Developing Effective, Scalable Strategies to Address Hunger on Post-Secondary Campuses

Organization profile

Organization profile

Food insecurity, or lack of reliable access to sufficient quantities of affordable, nutritious, and culturally appropriate food, has recently gained attention as a concern on college campuses. Early work suggests as many as one in every two to three college students may be food insecure, and thus also vulnerable to numerous adverse health and academic consequences as a result. Post-secondary institutions across the U.S. are struggling to understand the scope and nature of the rising campus food insecurity crisis and to identity solutions. Effective interventions will likely need to include numerous components, such as emergency food provision to students as well as upstream policy and systems approaches to prevent food insecurity. Our team is deeply dedicated to the notion that no young person should have to choose between their pursuit of higher education and feeding themselves, and we are committed to identifying evidence-based, scalable strategies post-secondary institutions can employ to make this a reality. The aim of this project is to provide necessary formative research for developing and implementing evidence-based interventions.

Our team will leverage university expertise from public health, nutrition, nursing, education, medicine, public affairs, liberal arts, food and agriculture, as well as expertise from students and trainees from a range of backgrounds and a wide array of cross-sector partner organizations. Using a mixed methods approach we will address key research questions, including: Who is most affected by food insecurity on college campuses in Minnesota? How is student food insecurity associated with health, well-being, and educational achievement? How do institutional factors influence college officials in initiating campus hunger relief efforts? How can we build a multi-faceted network of stakeholders across campuses to collaborate on multi-level strategies that address the underlying causes of hunger? Overall, our long-term goal is to catalyze evidence-based, actionoriented research that will allow us to work with campuses to develop and evaluate systems-level strategies for effectively and sustainably alleviating campus food insecurity.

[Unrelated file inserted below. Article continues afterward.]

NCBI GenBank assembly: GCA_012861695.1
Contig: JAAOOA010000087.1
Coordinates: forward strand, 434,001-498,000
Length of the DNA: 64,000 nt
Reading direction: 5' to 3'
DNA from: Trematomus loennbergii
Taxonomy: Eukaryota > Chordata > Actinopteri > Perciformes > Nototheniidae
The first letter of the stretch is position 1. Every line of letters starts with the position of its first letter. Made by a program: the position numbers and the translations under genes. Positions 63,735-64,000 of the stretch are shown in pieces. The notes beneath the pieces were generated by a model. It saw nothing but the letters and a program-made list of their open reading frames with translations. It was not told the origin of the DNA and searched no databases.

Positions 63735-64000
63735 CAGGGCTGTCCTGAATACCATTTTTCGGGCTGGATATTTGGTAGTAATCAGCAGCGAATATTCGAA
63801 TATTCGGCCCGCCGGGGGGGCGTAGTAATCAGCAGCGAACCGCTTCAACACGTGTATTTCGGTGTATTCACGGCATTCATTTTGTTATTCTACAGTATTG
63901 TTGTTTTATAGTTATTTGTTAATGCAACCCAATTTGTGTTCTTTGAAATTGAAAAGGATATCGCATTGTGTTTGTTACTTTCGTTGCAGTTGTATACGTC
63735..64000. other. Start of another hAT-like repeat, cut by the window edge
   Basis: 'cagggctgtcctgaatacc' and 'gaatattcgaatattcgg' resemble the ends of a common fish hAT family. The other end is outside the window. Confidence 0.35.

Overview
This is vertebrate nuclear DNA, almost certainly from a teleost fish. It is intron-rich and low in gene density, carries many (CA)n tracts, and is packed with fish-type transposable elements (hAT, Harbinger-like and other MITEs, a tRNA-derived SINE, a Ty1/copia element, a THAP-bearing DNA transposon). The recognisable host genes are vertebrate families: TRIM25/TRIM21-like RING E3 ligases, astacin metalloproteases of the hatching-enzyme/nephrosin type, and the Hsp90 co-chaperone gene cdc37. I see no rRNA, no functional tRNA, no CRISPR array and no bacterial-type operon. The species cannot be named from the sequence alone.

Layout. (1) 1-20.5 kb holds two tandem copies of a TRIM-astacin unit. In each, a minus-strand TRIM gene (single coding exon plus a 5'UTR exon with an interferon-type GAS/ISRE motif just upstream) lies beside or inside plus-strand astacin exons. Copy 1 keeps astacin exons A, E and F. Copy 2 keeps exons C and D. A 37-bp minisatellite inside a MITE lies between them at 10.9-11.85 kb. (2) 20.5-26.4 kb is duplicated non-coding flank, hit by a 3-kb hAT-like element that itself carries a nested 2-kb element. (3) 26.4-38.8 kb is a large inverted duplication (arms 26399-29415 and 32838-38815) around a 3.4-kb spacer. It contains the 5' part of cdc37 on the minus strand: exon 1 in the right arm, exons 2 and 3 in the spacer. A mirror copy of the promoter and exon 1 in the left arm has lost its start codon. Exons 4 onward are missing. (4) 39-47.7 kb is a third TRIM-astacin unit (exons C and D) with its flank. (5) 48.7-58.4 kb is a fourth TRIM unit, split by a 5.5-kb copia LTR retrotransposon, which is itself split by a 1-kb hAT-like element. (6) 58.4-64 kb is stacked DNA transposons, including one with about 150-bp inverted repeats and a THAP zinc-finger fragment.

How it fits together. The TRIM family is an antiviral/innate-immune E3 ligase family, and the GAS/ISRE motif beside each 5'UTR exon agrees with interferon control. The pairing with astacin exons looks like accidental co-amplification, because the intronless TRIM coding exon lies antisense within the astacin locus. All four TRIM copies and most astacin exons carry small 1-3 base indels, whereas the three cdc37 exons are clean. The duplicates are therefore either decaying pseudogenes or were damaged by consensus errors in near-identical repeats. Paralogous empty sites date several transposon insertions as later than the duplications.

Fingerprint The fingerprint is based on mining the text of the scientific documents related to the associated persons. Based on that an index of weighted terms is created, which defines the key subjects of research unit

Mental Health Medicine & Life Sciences
low income Social Sciences
homeless child Social Sciences
housing Social Sciences
Nutrition Policy Medicine & Life Sciences
Mass Media Medicine & Life Sciences
Family Practice Medicine & Life Sciences
Retirement Medicine & Life Sciences

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Projects 2019 2021

Grand Challenges Research Awards: Phase 3

1/1/191/1/21

Project: Grand Challenges

Research Output 2003 2019

Life Events and Longitudinal Effects on Physical Activity: Adolescence to Adulthood

Miller, J., Nelson, T., Barr-Anderson, D. J., Christoph, M. J., Winkler, M. & Neumark-Sztainer, D., Apr 1 2019, In : Medicine and science in sports and exercise. 51, 4, p. 663-670 8 p.

Research output: Contribution to journalArticle

Exercise
Life Change Events
Health Behavior
Marital Status
Linear Models
1 Citation (Scopus)
Nutrition Policy
Vegetables
Food
Young Adult
Fruit

The intergenerational transmission of family meal practices: A mixed-methods study of parents of young children

Loth, K., Uy, M. J. A., Winkler, M. R., Neumark-Sztainer, D. R., Fisher, J. O. & Berge, J. M., May 1 2019, In : Public health nutrition. 22, 7, p. 1269-1280 12 p.

Research output: Contribution to journalArticle

Family Practice
Meals
Parents
Interviews
Cooking